The internet is collectively furious that Sam Bankman-Fried (SBF) has not been arrested after having evidently perpetrated one of the biggest frauds ever. Why is he still free? Elon Musk and Coinbase CEO Brian ‘brain’ Armstrong have called for the arrest of Mr. Fried, with the latter calling it ‘baffling’ that SBF is still not in custody.
But such outrage and certitude of guilt by the public is exactly the reason the ‘justice system’ exists in the first place, whose role it is (in theory) to take into account the totality of the evidence to establish guilt or lack thereof of the accused in an impartial as possible manner, and to mete out a suitable punishment, not to run with whatever the latest or most popular internet narrative is.
No one is mad at SBF per say or for what he did, which was ripping off crypto speculators, who rank rather low on the totem pole of sympathy, at least not in the way people get at mad at being cut off in traffic and other seemingly mundane but rage-inducing transgressions of everyday life, but mad because he seems to have gotten away with it. It’s not about the money. It’s similar to the anger over congressional insider trading: It’s not that much money and average people are not affected, yet endless ink has been spilled about it. People need to be periodically reminded that goodness will prevail, in much the same way it’s satisfying to see the antagonist in a movie get his or her comeuppance even if it’s entirely contrived, except we want it for real life, because fiction is not enough.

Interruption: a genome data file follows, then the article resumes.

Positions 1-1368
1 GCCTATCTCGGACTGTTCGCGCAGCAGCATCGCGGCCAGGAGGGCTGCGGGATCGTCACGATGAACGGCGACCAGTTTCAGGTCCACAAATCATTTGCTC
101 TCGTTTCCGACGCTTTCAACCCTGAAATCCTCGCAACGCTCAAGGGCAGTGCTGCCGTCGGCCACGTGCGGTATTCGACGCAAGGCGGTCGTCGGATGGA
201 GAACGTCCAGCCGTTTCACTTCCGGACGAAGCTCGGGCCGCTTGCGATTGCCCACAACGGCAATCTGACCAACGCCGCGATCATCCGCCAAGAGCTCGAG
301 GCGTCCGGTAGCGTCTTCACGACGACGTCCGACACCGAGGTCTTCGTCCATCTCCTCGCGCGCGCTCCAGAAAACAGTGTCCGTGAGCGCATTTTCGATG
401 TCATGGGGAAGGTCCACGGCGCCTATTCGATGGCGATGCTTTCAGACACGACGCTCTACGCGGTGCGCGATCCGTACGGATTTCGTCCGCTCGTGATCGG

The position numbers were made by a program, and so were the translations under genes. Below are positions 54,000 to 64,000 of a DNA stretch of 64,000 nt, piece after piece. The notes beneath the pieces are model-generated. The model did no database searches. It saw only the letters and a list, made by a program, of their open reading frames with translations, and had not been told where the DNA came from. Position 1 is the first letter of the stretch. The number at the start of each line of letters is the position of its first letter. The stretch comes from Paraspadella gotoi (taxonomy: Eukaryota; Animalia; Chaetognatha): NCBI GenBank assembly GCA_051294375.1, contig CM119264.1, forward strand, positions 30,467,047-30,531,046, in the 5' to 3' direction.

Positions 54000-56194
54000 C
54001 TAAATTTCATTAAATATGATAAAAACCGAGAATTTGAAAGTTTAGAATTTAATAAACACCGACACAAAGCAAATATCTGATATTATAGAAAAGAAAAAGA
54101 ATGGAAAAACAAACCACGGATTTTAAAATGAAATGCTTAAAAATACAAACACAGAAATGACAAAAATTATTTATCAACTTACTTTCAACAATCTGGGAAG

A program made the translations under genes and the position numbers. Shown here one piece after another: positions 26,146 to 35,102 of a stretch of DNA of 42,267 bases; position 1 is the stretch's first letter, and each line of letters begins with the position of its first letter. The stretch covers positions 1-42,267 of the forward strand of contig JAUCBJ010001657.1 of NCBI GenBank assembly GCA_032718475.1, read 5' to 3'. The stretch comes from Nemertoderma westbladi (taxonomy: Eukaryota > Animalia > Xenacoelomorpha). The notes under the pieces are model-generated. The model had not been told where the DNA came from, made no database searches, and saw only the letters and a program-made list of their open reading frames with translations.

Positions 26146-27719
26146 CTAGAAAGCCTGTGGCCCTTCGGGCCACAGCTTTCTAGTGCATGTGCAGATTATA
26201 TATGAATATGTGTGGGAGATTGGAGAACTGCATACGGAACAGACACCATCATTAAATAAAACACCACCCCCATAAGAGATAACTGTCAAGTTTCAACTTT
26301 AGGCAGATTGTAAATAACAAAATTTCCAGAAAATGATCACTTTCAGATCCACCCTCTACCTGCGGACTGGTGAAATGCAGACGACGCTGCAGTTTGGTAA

Same are saying that it’s obvious or that this is much simpler than Enron. True, FTX’s downfall is likely simpler than Enron. But anything involving tens of billions of dollars, and not even real dollars but digital tokens, which add another layer of complexity, is likely still going to be fairly complicated. It’s also worth keeping in mind that it took almost three years for Enron executives to finally be indicted, in 2004, after Enron filed for bankruptcy on December 2nd, 2001, so we may be waiting a while, nor is it without precedent for there to be a long delay.
So why the delay? Because the feds are still in the evidence-gathering stage. The collapse of FTX was sudden, without warning, similar to Enron. Typically the feds work best undercover, without having to worry about suspects becoming privy to an investigation and changing their behavior and hiding evidence in response. This way they can just make the arrest, as a surprise, after gathering the necessary evidence and securing an indictment by a grand jury. This was not possible with FTX, which operated in relative secrecy. This is also why whistleblowers are enticed with huge payouts by the SEC, to aid with an undercover investigation.
I have also seen the narrative that the federal government is trying to protect SBF for political reasons, which makes no sense to me. Think about it from the perspective of the conspirators: the last thing conspirators want is for the conspiracy to be revealed or for people to become skeptical, so what could be more obvious than failing to investigate and punish someone so obviously guilty and reviled? Now that SBF is broke and powerless, there is nothing to be gained politically by protecting him; the politically expedient thing to do is to throw him under the bus.